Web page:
Sir Thomas Stamford Raffles (1781-1826)
Remembered for establishing the British trading settlement at Singapore in 1819, Thomas Stamford Raffles began his career as a clerk for the East India Company at East India House in 1795. Superiors, impressed by his conduct, appointed him as Assistant Secretary to the government of the Company’s new Presidency at Penang. Arriving there on 19 September 1805, Raffles spent almost twenty years in South East Asia. His unquenchable thirst for knowledge drove him to learn Malay and become a passionate scholar of all aspects of the Malay world. This expertise, in addition to the European and Asian contacts he built up in acquiring such knowledge, made Raffles an indispensable authority to be consulted by the Company and academics on any subject relating to the region. Despite ups and downs in his career, Raffles tirelessly worked for the East India Company to undermine Dutch supremacy in the various Malay States. By the time he returned to England in 1824 he had succeeded in making Britain a dominant power in the region. On 5 July 1826 Raffles died at his home, shortly after his return to England.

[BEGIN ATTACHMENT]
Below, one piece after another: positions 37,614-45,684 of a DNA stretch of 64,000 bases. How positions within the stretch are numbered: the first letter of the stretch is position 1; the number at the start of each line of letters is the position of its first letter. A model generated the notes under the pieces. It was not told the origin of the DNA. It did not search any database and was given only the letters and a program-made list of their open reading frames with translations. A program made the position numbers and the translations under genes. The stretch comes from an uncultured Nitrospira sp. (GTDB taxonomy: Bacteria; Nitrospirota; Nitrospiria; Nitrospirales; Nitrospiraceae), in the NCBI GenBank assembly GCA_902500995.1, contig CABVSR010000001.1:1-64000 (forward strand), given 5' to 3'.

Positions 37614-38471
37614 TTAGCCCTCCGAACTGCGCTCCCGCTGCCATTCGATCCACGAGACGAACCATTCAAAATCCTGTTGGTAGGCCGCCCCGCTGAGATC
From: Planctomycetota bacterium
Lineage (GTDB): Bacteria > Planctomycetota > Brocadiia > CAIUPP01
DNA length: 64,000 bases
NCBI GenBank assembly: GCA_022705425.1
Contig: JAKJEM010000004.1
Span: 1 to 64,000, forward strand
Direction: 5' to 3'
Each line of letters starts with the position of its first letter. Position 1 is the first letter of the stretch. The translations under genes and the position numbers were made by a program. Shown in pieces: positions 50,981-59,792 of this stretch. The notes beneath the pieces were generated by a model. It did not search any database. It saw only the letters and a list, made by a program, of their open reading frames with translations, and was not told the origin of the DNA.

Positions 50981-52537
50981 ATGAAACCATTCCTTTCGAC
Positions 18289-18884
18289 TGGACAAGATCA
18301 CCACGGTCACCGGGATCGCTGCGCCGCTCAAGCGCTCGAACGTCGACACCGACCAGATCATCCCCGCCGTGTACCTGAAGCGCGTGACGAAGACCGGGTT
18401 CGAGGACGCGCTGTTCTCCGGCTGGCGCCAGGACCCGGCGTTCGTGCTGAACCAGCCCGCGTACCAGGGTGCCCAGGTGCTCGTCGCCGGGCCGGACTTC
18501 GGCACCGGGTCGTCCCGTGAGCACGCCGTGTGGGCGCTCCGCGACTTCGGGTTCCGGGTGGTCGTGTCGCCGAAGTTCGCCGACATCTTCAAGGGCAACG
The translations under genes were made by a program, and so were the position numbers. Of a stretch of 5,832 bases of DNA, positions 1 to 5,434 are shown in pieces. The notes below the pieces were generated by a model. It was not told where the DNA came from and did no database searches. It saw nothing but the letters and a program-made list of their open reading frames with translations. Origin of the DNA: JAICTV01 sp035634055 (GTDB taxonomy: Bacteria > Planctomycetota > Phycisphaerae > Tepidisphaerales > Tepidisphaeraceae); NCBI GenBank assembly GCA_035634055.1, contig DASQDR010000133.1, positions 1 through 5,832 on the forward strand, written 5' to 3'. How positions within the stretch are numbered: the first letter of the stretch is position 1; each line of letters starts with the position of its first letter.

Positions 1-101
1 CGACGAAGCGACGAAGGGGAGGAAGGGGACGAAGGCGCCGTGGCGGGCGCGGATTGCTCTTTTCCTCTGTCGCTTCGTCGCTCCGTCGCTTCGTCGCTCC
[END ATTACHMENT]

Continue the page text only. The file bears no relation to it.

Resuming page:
Loss of the Fame (1824)
At the end of his career in South East Asia, Raffles hired a ship called the Fame to take him and his family back to England from Sumatra. The vessel set sail at dawn on 2 February 1824 and began its long journey back to Britain. That very night, as Raffles and his wife prepared for bed, the ship caught fire. The fire spread fast, forcing a very quick evacuation of the ship. Amazingly everyone on board was saved, and watched from the lifeboats as the Fame exploded into flames and sank. Raffles and his family lost all of their personal possessions, in addition to Raffles’ entire body of research and a scientific collection of incomparable value.
After the passengers and crew arrived safely back at Bengkulu, Raffles immediately began the work of rebuilding his collection of scientific materials. He started re-sketching his map of Sumatra and commissioned new sets of natural history drawings. By the time Raffles and his family finally departed two months later, he had amassed over 100 new drawings, which are now held in the British Library.